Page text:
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EJ Davies takes on George Mann’s latest entry into the Warhammer 40K canon, and revisits the Raven Guard we first met in Helion Rain.
“A different take on the audio drama format, with a reappearance of some old favourite characters, and some new ones in the making; this is a solid audio drama – the kind of thing we trust Black Library for.”
From our friends at Black Library:
“As war spreads across the sector, Imperial and Chaos forces clash on the mortuary world of Kasharat. Far from the front lines, Space Marines of the Brazen Minotaurs infiltrate an ancient temple-tomb, seeking an artefact sacred to their Chapter… one that could turn the tide of battle in the Imperium’s favour. But they are not the first to enter the tomb – as the Space Marines race to seize their prize, they are watched from the shadows. Are the mysterious Raven Guard there to help the Brazen Minotaurs, or to destroy them?”
OK, so that’s the synopsis done. Does it work?
Well, from the off it doesn’t start well. The new title music has been specially written, but sounds like the kind of output I was getting from my PC when I was still playing Day of the Tentacle. (For those not in the know, it was a point and click adventure made by LucasArts and was HILARIOUS!) It may be because I’m a drummer that the drum sounds are a little lame, but the whole title music detracts from the potential of the story.
The story is set as a parallel narrative, we focus on the Brazen Minotaurs, then the Raven Guard at the turn of the track. Along with the new music we also have some new vocal talent. Rupert Degas and Saul Reichlin add their talents to the Black Library stable, along with narrator Seán Barrett bring the characters to life. The Brazen Minotaurs are given a vaguely Jamaican accent – an interesting take for the bull headed Space Marines – and the Raven Guard are imbued with the same ephemeral, mercurial quality begun by Toby Longworth in Helion Rain. That said, Seán’s voice is fairly monotonic, and barely registers a change in tension or rises with tempo towards the infrequent battle scenes. It makes for an interesting and atmospheric quality in the exposition sections, but its lack of passion – for want of a better word – hurts the action scenes. The vocal work is excellent for the characters though, so I’m greatly appreciative of that. They are no Toby Longworth – he is my ‘voice of 40K’ – but they are good.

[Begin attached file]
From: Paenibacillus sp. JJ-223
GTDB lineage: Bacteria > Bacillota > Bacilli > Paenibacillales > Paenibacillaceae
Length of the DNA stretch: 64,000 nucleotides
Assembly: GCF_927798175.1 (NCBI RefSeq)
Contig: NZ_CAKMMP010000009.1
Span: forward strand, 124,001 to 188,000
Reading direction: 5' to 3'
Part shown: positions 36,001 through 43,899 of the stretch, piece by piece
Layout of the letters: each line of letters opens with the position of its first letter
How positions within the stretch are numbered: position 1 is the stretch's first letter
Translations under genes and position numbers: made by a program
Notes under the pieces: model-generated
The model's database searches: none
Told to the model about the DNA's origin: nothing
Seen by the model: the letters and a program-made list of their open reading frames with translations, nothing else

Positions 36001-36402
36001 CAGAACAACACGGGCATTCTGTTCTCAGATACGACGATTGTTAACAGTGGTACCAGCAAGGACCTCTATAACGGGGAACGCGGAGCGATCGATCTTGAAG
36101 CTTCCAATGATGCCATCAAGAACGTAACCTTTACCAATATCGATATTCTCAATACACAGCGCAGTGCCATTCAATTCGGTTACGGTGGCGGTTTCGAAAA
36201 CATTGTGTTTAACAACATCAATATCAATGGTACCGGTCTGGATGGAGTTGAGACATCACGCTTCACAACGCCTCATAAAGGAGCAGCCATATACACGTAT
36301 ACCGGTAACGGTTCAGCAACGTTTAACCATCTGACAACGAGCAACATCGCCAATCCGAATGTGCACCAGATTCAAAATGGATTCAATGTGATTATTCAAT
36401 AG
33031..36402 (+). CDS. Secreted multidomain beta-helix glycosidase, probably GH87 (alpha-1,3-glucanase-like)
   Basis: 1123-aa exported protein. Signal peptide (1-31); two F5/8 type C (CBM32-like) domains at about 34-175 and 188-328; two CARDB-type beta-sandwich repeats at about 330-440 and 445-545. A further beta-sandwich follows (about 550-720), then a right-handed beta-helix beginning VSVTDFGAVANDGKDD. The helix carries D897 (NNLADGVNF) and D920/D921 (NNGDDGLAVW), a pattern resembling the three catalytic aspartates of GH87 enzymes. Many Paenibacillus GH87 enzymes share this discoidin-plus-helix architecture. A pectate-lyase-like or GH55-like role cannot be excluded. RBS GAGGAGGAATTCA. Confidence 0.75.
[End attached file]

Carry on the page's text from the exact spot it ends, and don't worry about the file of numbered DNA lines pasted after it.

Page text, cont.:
The story, in and of itself, is an interesting one, and the device of the parallel narrative (and the temporal twist around track 6) is another great positive in George Mann’s favour. He has pedigree in fiction already, and Helion Rain was a competent and entertaining piece of work. Labyrinth of Sorrows is more atmospheric, and descriptive than other entries Black Library have made into this area before.
What doesn’t do it any favours though are some of the production qualities. The narration direction aside, the music is another serious negative. The music loops through the action scenes and it is fairly noticeable in longer sequences towards the end of the piece. With the catalogue that BL must still have access to from the previous titles, it is a disappointment. The vocal sequences, also, in track 7 doesn’t match the atmospherics of the sound effects, or the description of the room. Example – it’s like in some movie scenes where the character is standing in a cave, but the dialogue sounds like it was recorded in my sitting room, it’s just incongruous and something else to keep one at a distance from true immersion.
Also, two major issues for me. In one track a heavy bolter weapon is suggested as being a single shot weapon. In later tracks, battle scenes tend to focus with just one or two person’s sound effects, rather than encompassing the entire battle.
Also: with most of the BL audio dramas when you rip the CD, none of the tracks are named. It’s a minor annoyance but it does rankle me.
Suggested track names:
With all the negatives though, this is a real step forward in some respects for Black Library. Sound effects occur briefly after the action described – rather than the “He fired his pistol… ; …” *bang* Sound effects, descriptions, and atmospherics are well presented; and the tones between bolt weapons is great.
All in all, it’s a solid audio drama, with some good features. Yet it’s not the fault of the author as the story was brilliantly executed, but I believe in the direction of the audio drama. Definitely worth paying for.